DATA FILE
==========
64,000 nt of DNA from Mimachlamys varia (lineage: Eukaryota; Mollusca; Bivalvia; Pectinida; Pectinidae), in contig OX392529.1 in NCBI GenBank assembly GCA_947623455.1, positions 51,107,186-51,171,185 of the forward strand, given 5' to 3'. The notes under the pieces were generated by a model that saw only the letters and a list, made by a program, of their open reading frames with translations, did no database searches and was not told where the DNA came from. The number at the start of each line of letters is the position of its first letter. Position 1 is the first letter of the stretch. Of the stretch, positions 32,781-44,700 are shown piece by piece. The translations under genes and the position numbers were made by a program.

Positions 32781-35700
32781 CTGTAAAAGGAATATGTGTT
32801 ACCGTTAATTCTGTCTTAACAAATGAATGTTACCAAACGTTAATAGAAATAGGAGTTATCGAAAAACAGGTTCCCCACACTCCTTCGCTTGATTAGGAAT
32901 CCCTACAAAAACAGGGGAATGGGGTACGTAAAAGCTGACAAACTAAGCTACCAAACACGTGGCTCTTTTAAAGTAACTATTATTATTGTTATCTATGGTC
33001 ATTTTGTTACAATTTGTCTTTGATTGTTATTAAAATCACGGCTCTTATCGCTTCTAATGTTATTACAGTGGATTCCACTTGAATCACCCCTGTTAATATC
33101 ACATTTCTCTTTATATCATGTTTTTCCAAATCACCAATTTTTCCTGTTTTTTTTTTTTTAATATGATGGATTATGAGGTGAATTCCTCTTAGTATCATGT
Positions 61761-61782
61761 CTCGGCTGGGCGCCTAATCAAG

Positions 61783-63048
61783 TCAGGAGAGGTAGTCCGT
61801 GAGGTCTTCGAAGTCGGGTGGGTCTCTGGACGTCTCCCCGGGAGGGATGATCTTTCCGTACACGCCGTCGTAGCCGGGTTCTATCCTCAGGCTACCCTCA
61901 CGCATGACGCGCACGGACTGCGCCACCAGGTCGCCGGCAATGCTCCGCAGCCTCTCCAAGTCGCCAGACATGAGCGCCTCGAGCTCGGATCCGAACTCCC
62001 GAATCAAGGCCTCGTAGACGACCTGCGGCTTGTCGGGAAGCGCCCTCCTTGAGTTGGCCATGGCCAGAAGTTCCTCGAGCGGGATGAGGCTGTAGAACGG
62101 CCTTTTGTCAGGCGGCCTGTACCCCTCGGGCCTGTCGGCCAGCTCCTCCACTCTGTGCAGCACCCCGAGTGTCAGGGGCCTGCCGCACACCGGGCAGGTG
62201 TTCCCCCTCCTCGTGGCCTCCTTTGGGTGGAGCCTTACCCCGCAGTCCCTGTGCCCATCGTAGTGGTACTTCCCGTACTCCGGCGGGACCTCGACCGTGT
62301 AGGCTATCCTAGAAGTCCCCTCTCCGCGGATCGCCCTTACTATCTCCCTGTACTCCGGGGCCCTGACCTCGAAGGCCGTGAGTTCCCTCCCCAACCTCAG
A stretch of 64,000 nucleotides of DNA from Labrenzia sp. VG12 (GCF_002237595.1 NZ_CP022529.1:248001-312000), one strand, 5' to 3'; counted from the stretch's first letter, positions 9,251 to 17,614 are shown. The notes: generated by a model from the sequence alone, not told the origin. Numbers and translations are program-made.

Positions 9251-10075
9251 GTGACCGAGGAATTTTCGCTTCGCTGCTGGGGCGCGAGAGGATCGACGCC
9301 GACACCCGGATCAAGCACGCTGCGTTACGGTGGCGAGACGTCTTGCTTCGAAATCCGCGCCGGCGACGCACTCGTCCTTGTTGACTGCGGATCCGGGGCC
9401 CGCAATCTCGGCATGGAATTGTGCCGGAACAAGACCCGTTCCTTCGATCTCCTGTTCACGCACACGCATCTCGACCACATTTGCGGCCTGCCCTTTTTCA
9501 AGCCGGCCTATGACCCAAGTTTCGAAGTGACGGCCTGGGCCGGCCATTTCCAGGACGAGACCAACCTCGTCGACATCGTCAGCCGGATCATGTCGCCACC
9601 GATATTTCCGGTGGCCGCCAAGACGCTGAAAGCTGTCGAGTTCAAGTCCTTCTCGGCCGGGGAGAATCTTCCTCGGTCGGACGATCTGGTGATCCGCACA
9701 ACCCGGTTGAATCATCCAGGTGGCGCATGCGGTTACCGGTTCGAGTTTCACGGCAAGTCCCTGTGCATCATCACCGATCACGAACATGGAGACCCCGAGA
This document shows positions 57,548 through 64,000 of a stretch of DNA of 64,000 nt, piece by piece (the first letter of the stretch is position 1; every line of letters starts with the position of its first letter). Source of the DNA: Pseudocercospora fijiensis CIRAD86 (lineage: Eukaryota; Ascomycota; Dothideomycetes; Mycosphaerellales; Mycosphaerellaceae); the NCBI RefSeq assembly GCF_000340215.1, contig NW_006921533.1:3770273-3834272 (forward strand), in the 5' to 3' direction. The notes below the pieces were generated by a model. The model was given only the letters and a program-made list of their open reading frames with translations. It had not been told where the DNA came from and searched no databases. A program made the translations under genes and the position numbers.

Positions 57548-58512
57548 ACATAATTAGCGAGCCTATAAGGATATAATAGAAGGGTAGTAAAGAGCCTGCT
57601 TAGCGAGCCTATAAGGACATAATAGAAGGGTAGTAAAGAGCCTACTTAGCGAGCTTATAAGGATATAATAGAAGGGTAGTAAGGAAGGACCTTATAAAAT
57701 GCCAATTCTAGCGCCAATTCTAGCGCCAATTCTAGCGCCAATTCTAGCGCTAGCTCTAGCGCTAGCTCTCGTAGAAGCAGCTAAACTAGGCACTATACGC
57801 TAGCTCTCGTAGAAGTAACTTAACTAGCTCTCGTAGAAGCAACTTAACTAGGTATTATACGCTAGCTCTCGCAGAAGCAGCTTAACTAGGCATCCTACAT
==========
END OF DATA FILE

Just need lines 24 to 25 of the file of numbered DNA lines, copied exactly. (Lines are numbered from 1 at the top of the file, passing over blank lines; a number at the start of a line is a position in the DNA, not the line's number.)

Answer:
9601 GATATTTCCGGTGGCCGCCAAGACGCTGAAAGCTGTCGAGTTCAAGTCCTTCTCGGCCGGGGAGAATCTTCCTCGGTCGGACGATCTGGTGATCCGCACA
9701 ACCCGGTTGAATCATCCAGGTGGCGCATGCGGTTACCGGTTCGAGTTTCACGGCAAGTCCCTGTGCATCATCACCGATCACGAACATGGAGACCCCGAGA